Lawmakers in Washington state pass bill legalizing same-sex marriage

Members of the Knights of Columbus protest outside the capitol in Olympia, Wash., to protest a bill that would legalize same-sex marriage in the state. The House passed the measure that day and the Senate approved it Feb. 1. It now it goes on to Gov. Chris Gregoire for her signature. (CNS photo/Robert Sorbo, Reuters)

SEATTLE -- Members of the House of Representatives in Washington state voted Feb. 8 to legalize same-sex marriage, and Gov. Christine Gregoire was expected to sign the bill into law by mid-February.

The vote came one day after a federal appeals court in California struck down that state's voter-approved ban on same-sex marriage.

In Washington, the legislation passed with a 56-42 vote in the House. On Feb. 1, the state Senate approved it 28-21.

Once it becomes law, Washington will be the seventh state in the nation, along with the District of Columbia, where same-sex marriage is legal.

Several Republicans in the House argued against the bill, saying that it went against the tradition of marriage.

In Jan. 23 testimony before a Senate committee, Seattle Archbishop J. Peter Sartain urged lawmakers to oppose the measure "based on the grave challenge this legislation poses to the common good. By attempting to redefine marriage, it ignores the origin, purpose and value of marriage to individuals, families and society."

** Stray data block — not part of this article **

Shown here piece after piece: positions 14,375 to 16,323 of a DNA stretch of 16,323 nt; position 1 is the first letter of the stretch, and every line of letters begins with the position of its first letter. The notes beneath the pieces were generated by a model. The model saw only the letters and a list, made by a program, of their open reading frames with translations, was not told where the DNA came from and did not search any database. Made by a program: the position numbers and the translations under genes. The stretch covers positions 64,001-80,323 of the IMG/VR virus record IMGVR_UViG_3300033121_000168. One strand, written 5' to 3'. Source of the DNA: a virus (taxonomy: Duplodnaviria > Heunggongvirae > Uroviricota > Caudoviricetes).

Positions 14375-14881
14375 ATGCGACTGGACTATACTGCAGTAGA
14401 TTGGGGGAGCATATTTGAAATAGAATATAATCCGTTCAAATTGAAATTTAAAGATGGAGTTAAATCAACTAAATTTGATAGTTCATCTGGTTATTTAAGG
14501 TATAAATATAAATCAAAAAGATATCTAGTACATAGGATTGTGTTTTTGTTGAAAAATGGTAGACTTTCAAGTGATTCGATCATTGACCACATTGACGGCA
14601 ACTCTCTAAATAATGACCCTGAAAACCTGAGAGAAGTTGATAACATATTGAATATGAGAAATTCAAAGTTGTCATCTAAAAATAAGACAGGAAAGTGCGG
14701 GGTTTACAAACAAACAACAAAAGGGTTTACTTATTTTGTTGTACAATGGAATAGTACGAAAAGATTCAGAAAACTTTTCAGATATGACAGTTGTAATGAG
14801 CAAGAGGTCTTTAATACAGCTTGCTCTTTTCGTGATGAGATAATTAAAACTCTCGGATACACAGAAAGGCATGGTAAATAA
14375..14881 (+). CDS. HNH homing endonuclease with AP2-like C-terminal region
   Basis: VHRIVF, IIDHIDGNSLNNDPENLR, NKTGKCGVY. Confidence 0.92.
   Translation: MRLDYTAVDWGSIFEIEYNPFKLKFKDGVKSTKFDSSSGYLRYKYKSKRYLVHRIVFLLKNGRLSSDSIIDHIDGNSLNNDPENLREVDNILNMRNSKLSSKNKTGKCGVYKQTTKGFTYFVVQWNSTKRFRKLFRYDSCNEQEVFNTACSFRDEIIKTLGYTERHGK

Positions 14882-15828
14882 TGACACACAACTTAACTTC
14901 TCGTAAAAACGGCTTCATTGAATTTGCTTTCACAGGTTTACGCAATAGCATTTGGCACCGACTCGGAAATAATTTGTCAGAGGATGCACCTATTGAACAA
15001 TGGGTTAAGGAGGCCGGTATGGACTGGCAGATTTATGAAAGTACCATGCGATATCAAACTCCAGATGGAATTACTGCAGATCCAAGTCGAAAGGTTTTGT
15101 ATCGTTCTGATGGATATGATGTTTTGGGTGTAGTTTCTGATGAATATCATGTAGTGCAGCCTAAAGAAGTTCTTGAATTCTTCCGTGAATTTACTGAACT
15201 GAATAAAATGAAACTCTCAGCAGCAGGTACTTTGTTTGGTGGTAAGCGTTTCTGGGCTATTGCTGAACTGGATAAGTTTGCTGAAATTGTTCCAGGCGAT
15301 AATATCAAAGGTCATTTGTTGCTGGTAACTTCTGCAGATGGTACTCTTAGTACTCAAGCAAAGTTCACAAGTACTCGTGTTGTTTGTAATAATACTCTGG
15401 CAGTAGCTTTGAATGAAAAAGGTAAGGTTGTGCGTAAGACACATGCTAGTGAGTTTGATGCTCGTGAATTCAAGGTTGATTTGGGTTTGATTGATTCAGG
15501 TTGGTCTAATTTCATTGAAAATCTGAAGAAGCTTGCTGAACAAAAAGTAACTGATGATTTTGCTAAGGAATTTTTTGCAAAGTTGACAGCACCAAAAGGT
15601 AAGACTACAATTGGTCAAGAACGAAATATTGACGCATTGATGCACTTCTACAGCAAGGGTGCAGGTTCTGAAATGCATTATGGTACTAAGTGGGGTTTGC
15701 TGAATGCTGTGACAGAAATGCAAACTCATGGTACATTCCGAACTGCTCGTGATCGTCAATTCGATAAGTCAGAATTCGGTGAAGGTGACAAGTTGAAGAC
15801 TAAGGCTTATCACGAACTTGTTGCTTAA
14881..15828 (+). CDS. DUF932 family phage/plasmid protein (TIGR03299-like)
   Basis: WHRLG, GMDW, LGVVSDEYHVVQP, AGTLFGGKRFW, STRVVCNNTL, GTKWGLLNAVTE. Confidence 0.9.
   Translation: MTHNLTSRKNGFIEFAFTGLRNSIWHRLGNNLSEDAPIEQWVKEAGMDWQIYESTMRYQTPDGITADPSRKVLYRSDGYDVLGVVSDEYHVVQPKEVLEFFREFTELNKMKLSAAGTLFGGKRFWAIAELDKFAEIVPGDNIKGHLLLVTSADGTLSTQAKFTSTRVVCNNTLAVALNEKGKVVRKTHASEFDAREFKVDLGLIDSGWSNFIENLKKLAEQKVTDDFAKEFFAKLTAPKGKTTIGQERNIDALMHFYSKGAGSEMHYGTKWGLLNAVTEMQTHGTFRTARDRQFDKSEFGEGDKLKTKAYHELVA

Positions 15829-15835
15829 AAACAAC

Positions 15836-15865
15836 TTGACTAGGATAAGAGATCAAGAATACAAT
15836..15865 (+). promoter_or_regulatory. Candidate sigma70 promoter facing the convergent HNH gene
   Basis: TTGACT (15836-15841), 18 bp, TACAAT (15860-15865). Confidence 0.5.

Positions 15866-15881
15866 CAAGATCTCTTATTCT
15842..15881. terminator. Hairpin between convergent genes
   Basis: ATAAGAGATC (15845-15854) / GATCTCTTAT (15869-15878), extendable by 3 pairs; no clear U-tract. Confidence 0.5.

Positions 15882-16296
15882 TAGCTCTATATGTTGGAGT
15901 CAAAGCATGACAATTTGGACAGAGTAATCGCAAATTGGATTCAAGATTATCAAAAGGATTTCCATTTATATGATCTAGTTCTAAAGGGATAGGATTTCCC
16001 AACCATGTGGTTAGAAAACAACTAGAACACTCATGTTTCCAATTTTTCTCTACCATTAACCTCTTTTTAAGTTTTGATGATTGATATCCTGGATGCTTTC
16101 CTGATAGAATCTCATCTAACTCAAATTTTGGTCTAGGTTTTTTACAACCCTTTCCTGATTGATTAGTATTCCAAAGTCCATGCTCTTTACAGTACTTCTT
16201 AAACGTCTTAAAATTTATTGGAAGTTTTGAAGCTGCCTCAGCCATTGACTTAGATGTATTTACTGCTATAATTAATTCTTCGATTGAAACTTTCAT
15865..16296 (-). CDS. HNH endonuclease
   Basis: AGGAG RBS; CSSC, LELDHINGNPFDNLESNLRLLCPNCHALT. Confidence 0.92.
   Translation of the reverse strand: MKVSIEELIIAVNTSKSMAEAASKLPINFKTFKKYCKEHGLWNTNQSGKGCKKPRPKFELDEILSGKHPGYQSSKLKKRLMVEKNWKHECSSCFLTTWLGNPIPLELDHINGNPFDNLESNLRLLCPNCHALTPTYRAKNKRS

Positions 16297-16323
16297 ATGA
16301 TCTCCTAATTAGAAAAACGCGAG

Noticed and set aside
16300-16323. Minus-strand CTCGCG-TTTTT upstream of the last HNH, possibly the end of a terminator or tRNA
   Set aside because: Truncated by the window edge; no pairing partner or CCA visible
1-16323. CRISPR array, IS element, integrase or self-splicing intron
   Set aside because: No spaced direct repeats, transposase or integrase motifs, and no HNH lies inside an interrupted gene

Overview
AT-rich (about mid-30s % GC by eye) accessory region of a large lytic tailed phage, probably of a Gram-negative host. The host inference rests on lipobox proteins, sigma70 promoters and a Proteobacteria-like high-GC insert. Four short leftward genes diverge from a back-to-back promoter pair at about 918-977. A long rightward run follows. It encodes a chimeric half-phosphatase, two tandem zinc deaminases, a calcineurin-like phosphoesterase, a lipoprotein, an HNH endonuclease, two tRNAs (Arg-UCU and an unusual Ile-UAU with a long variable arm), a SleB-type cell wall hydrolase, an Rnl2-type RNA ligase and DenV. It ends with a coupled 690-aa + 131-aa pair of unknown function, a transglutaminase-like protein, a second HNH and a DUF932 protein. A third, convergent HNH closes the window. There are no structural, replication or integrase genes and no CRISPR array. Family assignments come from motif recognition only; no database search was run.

In a statement released Jan. 13, the state's three Catholic bishops called on Washington citizens to support traditional marriage and contact their state senator and representatives to urge them to "defend the current legal definition of marriage as a union between a man and a woman."

The same-sex marriage law will take effect 90 days after the governor signs it, but opponents have promised to fight it with a ballot measure that would allow voters to overturn it. If opponents gather 120,000 signatures, the measure will be put to a referendum in November.

The bill was modeled after similar legislation approved by New York in June, which allows churches and religious groups to choose not to perform same-sex marriages and to deny same-sex couples access to their facilities for weddings.

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